Monsanto has gone as far as producing genetically engineered and Roundup resistant crop seeds marketed as Roundup Resistant® seeds. This raises concerns that entire crops are now being coated in a chemical linked to life-threatening cancers.
Recent Roundup Lawsuits
In October 2021, a class action lawsuit was filed against Roundup by the Sheet Metal Workers National Pension Fund.
DeWayne Johnson v. Monsanto Company
In 2018, the first Roundup lawsuit went to trial in California. DeWayne Johnson was diagnosed with non-Hodgkin’s lymphoma in 2014. He worked as a school groundskeeper for a number of years, spraying Roundup 20 to 30 times per year.
By the time he was diagnosed, he was crippled with lesions that covered nearly 80 percent of his body. His wife ended up having to work two full-time jobs to support their family.
A 12-person jury unanimously awarded Johnson with nearly $300 million in damages, though a judge later reduced the amount to $78 million. This set the precedent for nearly 8,000 more Roundup lawsuits.
Ed Hardeman vs. Monsanto Company
In April 2019, during the first federal bellwether case, Ed Hardeman was awarded nearly $80 million on damages by a California jury that found Monsanto liable for his non-Hodgkin’s lymphoma.
Over the course of his lifetime, Hardeman used roughly 6,000 lbs. of Roundup on his 56-acre property in Santa Rosa, Calif. He received his cancer diagnosis in 2015 and has been suffering both emotionally and physically ever since.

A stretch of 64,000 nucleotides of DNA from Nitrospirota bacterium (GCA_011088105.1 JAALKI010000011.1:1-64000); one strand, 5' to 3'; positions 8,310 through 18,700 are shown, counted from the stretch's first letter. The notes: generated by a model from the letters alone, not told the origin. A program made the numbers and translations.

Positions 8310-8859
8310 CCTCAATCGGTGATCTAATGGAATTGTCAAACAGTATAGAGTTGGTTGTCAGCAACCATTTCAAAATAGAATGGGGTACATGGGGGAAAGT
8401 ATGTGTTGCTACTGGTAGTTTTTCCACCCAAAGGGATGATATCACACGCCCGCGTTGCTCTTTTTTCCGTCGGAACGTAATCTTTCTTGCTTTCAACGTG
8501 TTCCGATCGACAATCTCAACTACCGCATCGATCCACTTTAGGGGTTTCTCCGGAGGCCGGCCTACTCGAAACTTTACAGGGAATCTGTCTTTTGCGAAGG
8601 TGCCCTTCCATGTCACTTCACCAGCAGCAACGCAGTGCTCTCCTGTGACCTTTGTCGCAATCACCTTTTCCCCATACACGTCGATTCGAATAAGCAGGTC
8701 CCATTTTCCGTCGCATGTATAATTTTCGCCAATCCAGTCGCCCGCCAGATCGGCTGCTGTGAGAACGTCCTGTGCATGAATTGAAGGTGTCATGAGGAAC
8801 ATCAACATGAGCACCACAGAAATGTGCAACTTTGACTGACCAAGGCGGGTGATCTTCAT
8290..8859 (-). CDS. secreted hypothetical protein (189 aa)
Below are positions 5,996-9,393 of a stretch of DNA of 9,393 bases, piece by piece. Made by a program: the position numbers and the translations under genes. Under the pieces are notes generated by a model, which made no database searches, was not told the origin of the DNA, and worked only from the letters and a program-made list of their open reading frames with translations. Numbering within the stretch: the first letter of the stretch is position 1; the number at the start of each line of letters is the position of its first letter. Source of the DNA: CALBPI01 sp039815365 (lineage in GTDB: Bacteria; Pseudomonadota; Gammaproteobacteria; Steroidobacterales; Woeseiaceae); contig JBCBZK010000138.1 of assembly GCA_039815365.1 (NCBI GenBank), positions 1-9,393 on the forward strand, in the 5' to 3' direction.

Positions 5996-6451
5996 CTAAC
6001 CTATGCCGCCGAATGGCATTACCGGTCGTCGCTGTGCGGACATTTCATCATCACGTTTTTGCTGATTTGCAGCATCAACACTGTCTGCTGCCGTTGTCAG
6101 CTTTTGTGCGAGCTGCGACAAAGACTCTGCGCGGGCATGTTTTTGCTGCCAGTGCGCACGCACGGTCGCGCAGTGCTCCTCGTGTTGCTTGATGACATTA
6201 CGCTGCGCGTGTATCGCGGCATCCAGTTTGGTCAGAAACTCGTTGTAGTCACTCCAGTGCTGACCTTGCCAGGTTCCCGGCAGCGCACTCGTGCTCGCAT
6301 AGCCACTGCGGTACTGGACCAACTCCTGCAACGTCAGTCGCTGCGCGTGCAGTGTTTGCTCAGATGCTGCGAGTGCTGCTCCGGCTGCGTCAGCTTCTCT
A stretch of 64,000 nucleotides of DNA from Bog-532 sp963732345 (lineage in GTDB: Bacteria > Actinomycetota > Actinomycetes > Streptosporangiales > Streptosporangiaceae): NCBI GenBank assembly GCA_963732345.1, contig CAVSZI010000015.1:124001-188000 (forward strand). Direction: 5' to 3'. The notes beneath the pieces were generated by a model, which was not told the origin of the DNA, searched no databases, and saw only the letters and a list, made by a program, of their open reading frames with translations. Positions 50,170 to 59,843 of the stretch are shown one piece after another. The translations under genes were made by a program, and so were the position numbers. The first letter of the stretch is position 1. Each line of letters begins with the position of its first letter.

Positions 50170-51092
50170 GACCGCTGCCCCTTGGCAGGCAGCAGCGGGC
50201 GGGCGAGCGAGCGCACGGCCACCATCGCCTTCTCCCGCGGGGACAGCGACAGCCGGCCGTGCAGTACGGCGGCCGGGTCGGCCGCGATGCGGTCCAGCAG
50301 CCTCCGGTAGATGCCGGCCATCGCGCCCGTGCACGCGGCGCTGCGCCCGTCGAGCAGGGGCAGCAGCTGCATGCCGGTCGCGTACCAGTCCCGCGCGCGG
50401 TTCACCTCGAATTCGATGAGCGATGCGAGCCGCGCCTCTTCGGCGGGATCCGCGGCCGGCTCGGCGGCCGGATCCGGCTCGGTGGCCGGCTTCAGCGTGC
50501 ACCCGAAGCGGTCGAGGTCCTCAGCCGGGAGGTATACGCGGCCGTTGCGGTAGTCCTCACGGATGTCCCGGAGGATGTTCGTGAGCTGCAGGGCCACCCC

Monsanto initially tried to split the trial into two phases; one to determine if Roundup caused Hardeman’s cancer, and the other to determine if Monsanto was liable for damages. The strategy backfired, as the five female and one male jury found Monsanto liable for failure to warn, negligence, and design defect.
Closing statements from the first phase concluded that Monsanto knew about the dangers of non-Hodgkin’s lymphoma (NHL).
Alva and Alberta Pilliod vs. Monsanto Company
The most recent Roundup lawsuit resulted in the eighth largest settlement in United States history, according to Bloomberg.
In 2019, Alva and Alberta Pilliod were awarded $2 billion in damages for both of their non-Hodgkin’s lymphoma diagnoses as a result of using significant amounts of Roundup for 35 years. The Pilliod’s only stopped using Roundup in 2017, after Alva saw a commercial that linked the pesticide to cancer.
By that time, the couple had already been separately diagnosed with non-Hodgkin’s lymphoma– Alva in 2011, Alberta in 2015. Over the course of using the product, they used it without taking safety precautions, often spraying it on their clothing.
Dr. Dennis Weisenburger of the City of Hope National Medical Center, said Roundup was the most significant factor causing their cancer after reviewing over 2,000 of the Pilliod’s medical records. The jury agreed, and Monsanto (recently acquired by Bayer AG), was ordered to pay $1 billion to each of the Pilliods as well as $55 million for their medical bills, pain and suffering.
Questions About a Roundup Lawsuit? Contact a Johnson//Becker Lawyer for a Free Case Review.
If you or a loved one has worked with Roundup and were subsequently diagnosed with cancer, you are not alone. Johnson//Becker is currently accepting Roundup lawsuits across the country, and you may be entitled to financial compensation.